The Dallas Morning News
Philanthropist Lyda Hill targets HPV with $4.6M donation to increase vaccinations
by Orla McCaffrey, business reporter | June 6, 2019
Dallas philanthropist Lyda Hill is funding a new $4.6 million campaign to raise human papillomavirus vaccination rates in 26 North Texas counties.
The donation comes amid a resurgence of some diseases in the region and a small but growing number of parents choosing not to vaccinate their children.
The American Cancer Society initiative, “Mission: HPV Cancer Free Texas,” will target preteens through focused outreach to health care providers and parents. The vaccine prevents 90% of cancers caused by HPV, and health experts say it significantly lowers the incidence of infections.
“It’s not very often you can make an investment with maximum return,” said Nicole Small, CEO of Lyda Hill Philanthropies. “Every kid that gets vaccinated is one that won’t get one of these cancers years later.”
The three-year project will work to educate health care providers about the vaccination, called Gardasil. It will also include a publicity campaign and amplify the work of state coalitions that advocate for increased vaccination.
Pediatricians will be equipped with electronic health records to better track vaccination opportunities in their patients, the American Cancer Society said.
Just 40% of Texas children aged 13-17 have received the complete vaccination, which includes two shots. That’s below the national average of 49% and ranks 44th of 50 states. The share in Dallas County is 36%, according to the Centers for Disease Control and Prevention.
Dallas County Health Director Dr. Philip Huang said the campaign’s focus is encouraging.
“Vaccines are a public health success,” Huang said. “People forget what things were like before vaccines. In that manner, we are a victim of our own success.”
The campaign kicks off only days before the 13th anniversary on Saturday of the vaccination’s licensing by the Food and Drug Administration.
HPV is the most common sexually transmitted infection in the U.S. Most people who contract it won’t have any symptoms, but some strains can lead to cancer.
“It is a shot that can prevent certain types of cancers,” said Jeff Fehlis, executive vice president of the American Cancer Society. “I don’t believe that message has been spoken loud enough.”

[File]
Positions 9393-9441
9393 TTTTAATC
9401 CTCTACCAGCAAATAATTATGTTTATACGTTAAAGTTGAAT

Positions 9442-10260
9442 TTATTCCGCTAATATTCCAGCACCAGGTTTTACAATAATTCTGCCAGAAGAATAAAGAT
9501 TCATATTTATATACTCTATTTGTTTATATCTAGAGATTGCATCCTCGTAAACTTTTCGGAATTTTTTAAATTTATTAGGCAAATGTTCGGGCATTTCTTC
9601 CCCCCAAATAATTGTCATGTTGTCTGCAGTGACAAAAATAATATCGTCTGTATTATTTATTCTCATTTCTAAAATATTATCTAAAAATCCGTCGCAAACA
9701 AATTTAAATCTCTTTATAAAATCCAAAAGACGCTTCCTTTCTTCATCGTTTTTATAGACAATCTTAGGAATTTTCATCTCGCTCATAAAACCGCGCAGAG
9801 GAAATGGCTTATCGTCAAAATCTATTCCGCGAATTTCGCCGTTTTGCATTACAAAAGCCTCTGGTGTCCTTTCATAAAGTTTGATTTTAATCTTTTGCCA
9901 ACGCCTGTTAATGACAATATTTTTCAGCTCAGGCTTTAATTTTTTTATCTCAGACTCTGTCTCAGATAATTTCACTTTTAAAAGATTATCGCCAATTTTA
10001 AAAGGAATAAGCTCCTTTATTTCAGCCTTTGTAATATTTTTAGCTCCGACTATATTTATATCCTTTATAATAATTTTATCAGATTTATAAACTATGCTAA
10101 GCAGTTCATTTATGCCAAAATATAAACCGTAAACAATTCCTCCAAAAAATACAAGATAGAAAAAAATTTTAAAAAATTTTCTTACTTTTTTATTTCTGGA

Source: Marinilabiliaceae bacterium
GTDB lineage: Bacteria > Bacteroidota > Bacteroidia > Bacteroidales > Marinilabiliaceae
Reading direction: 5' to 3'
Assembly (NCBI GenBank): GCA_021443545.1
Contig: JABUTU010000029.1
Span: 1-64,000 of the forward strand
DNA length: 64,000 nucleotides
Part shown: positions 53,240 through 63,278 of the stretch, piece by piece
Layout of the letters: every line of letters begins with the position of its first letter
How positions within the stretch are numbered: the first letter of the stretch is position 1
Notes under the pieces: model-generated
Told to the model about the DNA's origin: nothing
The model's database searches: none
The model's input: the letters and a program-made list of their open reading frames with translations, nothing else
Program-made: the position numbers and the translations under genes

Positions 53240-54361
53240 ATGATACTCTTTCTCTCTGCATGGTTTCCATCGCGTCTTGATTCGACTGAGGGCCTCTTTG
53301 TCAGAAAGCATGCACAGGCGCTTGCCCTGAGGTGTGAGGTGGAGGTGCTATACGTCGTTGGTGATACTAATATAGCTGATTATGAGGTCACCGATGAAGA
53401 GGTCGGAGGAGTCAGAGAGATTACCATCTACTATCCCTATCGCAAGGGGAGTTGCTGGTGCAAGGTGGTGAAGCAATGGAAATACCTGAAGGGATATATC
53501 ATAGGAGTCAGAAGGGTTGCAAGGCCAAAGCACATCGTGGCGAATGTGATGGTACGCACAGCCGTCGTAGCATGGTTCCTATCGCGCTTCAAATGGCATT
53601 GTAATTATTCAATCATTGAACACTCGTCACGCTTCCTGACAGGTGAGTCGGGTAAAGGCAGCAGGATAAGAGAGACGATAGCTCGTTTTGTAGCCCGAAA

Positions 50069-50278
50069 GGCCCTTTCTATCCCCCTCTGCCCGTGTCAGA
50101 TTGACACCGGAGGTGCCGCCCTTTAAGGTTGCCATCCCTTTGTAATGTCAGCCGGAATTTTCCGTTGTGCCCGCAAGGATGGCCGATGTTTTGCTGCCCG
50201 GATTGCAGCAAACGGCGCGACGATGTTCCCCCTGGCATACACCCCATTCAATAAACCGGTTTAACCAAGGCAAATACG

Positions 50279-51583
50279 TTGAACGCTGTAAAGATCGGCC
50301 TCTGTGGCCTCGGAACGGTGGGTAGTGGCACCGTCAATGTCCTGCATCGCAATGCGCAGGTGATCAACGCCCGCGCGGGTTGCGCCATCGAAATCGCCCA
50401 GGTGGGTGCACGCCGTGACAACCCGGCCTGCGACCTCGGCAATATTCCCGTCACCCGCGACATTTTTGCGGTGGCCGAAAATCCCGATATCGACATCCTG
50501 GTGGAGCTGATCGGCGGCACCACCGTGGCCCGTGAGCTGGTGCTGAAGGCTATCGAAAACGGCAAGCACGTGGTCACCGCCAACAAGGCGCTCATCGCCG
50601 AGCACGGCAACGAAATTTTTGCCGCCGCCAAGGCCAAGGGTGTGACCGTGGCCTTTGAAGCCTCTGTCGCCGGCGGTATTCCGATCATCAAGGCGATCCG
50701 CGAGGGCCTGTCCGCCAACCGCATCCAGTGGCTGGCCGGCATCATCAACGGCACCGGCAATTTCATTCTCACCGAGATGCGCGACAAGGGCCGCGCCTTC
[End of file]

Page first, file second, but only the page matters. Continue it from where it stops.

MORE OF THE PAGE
One barrier to vaccination is that some children receive the first immunization shot, Fehlis said, but fail to get the follow-up shot six months later.
Fehlis said he hoped to see other parts of Texas launch similar initiatives.
The HPV vaccine has been controversial in Texas. In 2007, then-Gov. Rick Perry signed an executive order that mandated all sixth-grade girls in public schools receive the Gardasil vaccine. Texas lawmakers nullified Perry’s order.
It was later revealed that Perry’s former chief of staff, Mike Toomey, was a lobbyist for Merck, the company that produces Gardasil. On the campaign trail of the 2012 presidential election, Perry said he made a mistake with the mandate.
Texas is one of 18 states that allows parents to opt out of required vaccinations for medical reasons or personal beliefs.
Darlene Cook, a human resource professional from Little Elm, was diagnosed with cervical cancer in 2014 and again in 2015. After a hysterectomy and chemotherapy, she went into remission for the second time.
Cook now advocates for HPV vaccination as leader of the Dallas chapter of the National Cervical Cancer Coalition. She said the attitude of doctors toward vaccination is critical to further reducing cancer rates.
“The vaccine is important and if you give kids other vaccines, it’s just the way to go,” she said. “The worst part is when young women get diagnosed with cervical cancer and they can’t start a family.”
Jackie Schlegel, executive director of Texans for Vaccine Choice, said her group supports parents making informed medical decisions, including vaccination. The group formed on Facebook in 2015 and opposes required vaccinations.
In recent years, Hill has focused some of her philanthropic donations on cancer research, including sizeable gifts to the University of Texas M.D. Anderson Cancer Center and UT Southwestern Medical Center.
The Hill donation comes a month after the American Cancer Society announced plans for a Hope Lodge in Dallas. The $25 million facility will give adult cancer patients and their families a place to stay while receiving treatment at local medical centers.
The vaccination campaign launches Friday in Arlington with a daylong forum for health care providers and community leaders at the Studio Movie Grill in Lincoln Square.
Counties included in the campaign are Cherokee, Collin, Cooke, Dallas, Denton, Ellis, Fannin, Grayson, Gregg, Harrison, Henderson, Hood, Hopkins, Hunt, Johnson, Kaufman, Navarro, Palo Pinto, Parker, Rockwall, Rusk, Smith, Somervell, Tarrant, Upshur and Wise.
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